Article by Rajesh Krishnan in Economic Times (Founder & CEO of Brick Eagle)
Indian real estate sector over the last year has been impacted by triple jolts of demonetization, GST and RERA. By revising the definition of carpet size under CLSS of PMAY, government has attempted to provide some solace.
Industry has warmed up to the announcement in anticipation of this help promoting demand and reduce developers’ unsold inventory. However, the issue of affordable housing supply for the Economically Weaker Section (EWS) and Lower Income Group (LIG) is yet to be addressed.
As per the revised norms, housing units up to 150 sq metre or around 1600 sq ft will be eligible for subsidy of about Rs 2.5 lakhs. Assuming sales rate of Rs 2,000-5,000 sq ft, the ticket size of such units will range between Rs 40 – 100 lakhs. This effectively allows more buyers belonging to Middle Income Group (MIG) avail interest rate subvention and should help promote demand for larger sizes apartments, which is bulk of the unsold sock in the market today. A revival in real estate sector clearly has multiplier effect on economy and employment generation. Hence we welcome the move by government.
But the moot question remains on achieving housing for all by 2022 and that remains a far-fetched dream since most policies are aimed at perking up the demand without sufficiently addressing the supply side issues for EWS/LIG housing units priced at Rs 5-35 lakhs.
Be it the Rs 2.5 lakh PMAY subsidy or lower home loan rates backed by NHB refinance, most of these policy measures are aimed at helping customers, boosting demand further. When it comes to EWS/LIG housing, demand is not the problem. Policy measures should be directed towards increasing supply of affordable homes.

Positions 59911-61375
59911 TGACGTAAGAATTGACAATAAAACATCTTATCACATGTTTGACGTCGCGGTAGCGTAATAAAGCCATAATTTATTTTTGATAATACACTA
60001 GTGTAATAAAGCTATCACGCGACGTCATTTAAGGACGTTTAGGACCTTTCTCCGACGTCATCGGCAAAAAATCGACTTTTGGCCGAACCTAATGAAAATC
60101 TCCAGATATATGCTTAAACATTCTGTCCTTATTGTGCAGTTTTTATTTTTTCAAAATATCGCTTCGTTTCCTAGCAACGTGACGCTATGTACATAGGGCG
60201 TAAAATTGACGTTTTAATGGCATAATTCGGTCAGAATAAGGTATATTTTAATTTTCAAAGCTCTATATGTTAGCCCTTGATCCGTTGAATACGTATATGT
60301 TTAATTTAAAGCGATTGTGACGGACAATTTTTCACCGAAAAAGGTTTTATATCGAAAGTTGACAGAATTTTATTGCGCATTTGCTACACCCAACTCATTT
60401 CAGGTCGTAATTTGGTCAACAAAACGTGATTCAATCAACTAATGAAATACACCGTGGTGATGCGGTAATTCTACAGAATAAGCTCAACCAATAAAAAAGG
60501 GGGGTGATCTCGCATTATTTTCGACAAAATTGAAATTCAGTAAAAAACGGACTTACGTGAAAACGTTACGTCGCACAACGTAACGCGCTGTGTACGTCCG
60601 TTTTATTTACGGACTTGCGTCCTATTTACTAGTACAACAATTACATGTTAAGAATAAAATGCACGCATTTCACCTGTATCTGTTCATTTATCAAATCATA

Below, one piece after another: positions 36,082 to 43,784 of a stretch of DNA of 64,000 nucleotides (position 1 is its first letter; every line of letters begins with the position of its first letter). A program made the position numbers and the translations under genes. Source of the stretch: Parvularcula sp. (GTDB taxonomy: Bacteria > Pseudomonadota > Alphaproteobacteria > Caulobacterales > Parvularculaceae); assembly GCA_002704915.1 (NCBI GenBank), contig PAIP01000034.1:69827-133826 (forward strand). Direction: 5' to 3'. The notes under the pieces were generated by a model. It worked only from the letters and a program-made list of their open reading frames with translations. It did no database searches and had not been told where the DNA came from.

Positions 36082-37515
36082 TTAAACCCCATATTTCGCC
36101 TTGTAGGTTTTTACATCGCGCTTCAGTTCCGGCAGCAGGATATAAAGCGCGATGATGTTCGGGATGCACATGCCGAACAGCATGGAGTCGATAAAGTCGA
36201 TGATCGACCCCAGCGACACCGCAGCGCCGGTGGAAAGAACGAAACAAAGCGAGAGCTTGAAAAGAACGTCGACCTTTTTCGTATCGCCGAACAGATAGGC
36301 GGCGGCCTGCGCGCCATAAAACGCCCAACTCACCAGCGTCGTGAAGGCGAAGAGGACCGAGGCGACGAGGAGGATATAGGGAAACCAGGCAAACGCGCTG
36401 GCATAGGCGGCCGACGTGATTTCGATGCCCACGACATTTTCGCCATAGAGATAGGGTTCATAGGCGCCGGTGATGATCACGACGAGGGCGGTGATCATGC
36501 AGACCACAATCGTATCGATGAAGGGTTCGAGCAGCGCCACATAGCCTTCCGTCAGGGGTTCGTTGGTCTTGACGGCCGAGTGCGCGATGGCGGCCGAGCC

Affordable housing sector remains capital starved. India needs $30 billion each year for funding Affordable housing projects at early stage. Despite Infrastructure status, Banks are yet to start lending for Affordable Housing projects in the scale that is required. To my mind, the only way to motivate banks to lend for affordable housing projects is by categorizing these loans as Priority Sector Lending (PSL).
As per the prevalent RBI definition, a Rs.28 lakhs bank loan to a customer buying Rs. 35 lakhs home qualifies as PSL. But a project loan from a bank lending to the same project that is producing these homes, is not considered PSL. For a start, RBI can catalyze affordable housing supply by classifying affordable housing project loans as PSL, if every single unit in the project is priced at less than Rs.35 lakhs. I believe this move alone can result in a few lakh homes being produced each year.
To conclude, the government has tried to address the demand side issues further by offering credit linked subsidy scheme to buyers with higher ticket size based on enhanced carpet area. However, we await more policy measures aimed at supply of affordable housing for EWS/LIG families.